Another 24 Month Severance Award In Alberta

By: Joel Fairbrother

Published: 14 March 2022

Oostlander v Cervus Equipment Corporation, 2022 ABQB 200 is a new Alberta Court of Queen’s Bench case where the court awarded a terminated employee 24 months reasonable notice (severance).

This case is interesting because this length of reasonable notice is not very common.  The court also found that CERB benefits the employee received were to be deducted from his severance award, and that he was not obligated to commute 100 kms to work at a new job in order to mitigate his damages.  One unusual aspect of the case was that the employer had already provided him sixteen (16) months of termination notice prior to termination, but in the circumstances that did not count towards the severance he was owed.


Below are the pertinent facts found by the Alberta Court of Queen’s Bench:

  • The 60 year old employee had worked for the employer as a heavy duty mechanic in its Bassano location for 36 years
  • The employer made the decision to move its equipment servicing to medicine hat and to convert is Bassano location to a parts store
  • The employee was provided notice that his employment was going to end in 16 months
  • Near the end of that 16 months, the employee’s understanding was that the Bassano location would not be closing on the original timeline. The employer confirmed this, and the employee kept working beyond the 16 months
  • Some time shortly thereafter, the employer advised the employee that his employment was ending, and offered to give him 1 month notice, reasoning that he already had been provided 16 months previously
  • The employer also offered to hire the employee at the Medicine Hat branch at the same compensation, plus a signing bonus
  • The employee refused the offer
  • The employee did not get re-employed in the subsequent two years
  • The employee collected CERB following his dismissal
  • The employee sued for wrongful dismissal, seeking reasonable notice (severance)

Analysis / Conclusion

The employer argued that the original 16 months of working notice should count towards whatever severance the employee was owed.  The court disagreed, noting that where an employee works past end of the “notice period”, the notice period does not count.  The court also noted that for working notice to be effective at all, it must be specific, unequivocal and clearly communicated to the employee.  Essentially, the fact that the employer changed its mind about the end date rendered that previous notice ineffective and irrelevant.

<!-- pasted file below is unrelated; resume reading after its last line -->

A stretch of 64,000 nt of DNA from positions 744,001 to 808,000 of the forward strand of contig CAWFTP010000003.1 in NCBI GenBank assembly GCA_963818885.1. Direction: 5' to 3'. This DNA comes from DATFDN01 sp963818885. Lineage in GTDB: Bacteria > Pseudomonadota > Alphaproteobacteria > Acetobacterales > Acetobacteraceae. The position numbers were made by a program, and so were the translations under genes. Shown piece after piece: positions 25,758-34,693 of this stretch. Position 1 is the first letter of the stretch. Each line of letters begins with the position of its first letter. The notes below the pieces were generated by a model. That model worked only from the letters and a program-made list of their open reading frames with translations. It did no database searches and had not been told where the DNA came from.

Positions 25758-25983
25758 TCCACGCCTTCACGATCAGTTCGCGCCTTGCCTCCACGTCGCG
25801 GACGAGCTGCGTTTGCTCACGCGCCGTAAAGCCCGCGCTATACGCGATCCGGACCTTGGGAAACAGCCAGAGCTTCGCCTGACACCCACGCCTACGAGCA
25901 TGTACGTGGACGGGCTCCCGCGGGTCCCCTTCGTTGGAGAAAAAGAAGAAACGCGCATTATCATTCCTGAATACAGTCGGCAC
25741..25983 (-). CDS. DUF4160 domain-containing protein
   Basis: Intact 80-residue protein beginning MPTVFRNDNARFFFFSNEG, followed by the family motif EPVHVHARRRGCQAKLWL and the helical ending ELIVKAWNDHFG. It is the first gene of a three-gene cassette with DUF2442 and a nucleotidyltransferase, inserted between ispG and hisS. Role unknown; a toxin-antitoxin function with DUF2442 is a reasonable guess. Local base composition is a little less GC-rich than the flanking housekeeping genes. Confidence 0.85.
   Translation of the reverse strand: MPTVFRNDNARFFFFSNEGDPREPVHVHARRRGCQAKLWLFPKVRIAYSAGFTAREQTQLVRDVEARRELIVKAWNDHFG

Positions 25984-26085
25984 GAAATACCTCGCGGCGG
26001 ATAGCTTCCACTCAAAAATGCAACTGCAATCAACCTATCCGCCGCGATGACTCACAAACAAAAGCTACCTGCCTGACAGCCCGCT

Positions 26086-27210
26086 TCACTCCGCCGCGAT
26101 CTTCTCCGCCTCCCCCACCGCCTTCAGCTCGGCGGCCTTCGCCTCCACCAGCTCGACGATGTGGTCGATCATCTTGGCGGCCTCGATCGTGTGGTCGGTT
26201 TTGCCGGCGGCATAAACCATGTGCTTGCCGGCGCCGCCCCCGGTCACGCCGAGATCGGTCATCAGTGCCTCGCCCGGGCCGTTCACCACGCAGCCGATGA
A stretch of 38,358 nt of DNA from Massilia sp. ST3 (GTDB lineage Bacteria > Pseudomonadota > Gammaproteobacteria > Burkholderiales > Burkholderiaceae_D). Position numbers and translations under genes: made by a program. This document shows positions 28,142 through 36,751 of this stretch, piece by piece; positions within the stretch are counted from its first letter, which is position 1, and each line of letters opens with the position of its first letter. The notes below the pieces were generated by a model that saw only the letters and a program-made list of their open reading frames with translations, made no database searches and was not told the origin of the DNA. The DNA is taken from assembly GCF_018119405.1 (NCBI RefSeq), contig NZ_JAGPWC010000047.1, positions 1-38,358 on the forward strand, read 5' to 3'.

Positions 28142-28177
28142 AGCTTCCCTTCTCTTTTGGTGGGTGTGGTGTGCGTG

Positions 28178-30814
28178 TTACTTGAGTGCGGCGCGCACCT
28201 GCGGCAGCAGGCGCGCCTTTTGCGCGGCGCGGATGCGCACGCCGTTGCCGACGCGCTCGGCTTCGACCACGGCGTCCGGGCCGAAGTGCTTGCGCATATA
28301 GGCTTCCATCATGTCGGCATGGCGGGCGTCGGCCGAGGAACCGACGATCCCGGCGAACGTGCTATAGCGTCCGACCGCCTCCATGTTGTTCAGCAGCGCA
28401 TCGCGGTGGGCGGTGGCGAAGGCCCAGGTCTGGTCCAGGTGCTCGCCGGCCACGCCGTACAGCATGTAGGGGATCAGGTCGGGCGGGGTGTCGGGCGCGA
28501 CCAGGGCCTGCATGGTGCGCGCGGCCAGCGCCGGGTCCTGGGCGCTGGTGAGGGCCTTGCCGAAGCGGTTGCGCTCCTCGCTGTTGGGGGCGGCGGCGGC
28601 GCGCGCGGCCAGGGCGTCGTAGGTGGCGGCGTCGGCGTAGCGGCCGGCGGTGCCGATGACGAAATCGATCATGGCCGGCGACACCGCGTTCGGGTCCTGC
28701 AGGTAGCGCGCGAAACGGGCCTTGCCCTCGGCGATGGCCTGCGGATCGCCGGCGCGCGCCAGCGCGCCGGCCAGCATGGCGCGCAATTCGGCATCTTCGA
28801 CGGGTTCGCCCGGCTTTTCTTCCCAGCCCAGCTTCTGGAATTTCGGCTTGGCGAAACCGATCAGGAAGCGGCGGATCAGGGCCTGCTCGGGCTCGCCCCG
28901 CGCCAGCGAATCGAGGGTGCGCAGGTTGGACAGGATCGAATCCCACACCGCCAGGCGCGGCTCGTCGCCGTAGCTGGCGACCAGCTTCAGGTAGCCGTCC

The employer then argued that the employee had failed to mitigate his damages by refusing to accept its offered position in Medicine Hat.  The Court found that the employee’s refusal of that position was not unreasonable, given that he worked in the same position, for the same employer, for 36 years, and that he would have a daily commute of 100 KMs per day unless he moved to Medicine Hat.

The court went on to award the employee a reasonable notice (severance) of 24 months, pointing to the following as being the most relevant factors supporting that period in this case:

[33] […]

(a) He was 60 years of age at the time of termination;

(b) He had lived in Bassano for many years and remaining there would mean a limited number of opportunities for new and similar employment;

(c) He had had one employer for virtually all his life; and

(d) He had had one job description and one job title for virtually all his life.

Finally, the court considered whether the CERB payments the employee had received following termination of employment should be deducted from his severance damages against his employer, and ordered that they were to be deducted in order to prevent “double recovery”.

My Take

This case is important because a 24 month notice period is relatively rare, especially where the employee is not senior or executive management. 

The employer’s decision to give 16 months’ notice and then change its mind is unusual, but more common than one might expect – I have personally seen this happen several times and taken the same position that was taken by the plaintiff in this case.  The reason for the rule that notice has to be specific, unequivocal and clearly communicated is related to the function “notice” serves for an employee: the employee needs to know what is happening and to have time to make life adjustments and look for work; if the notice is uncertain or subject to change, the employee does not really know if or when the employment is ending (i.e. they don’t really have meaningful “notice”).

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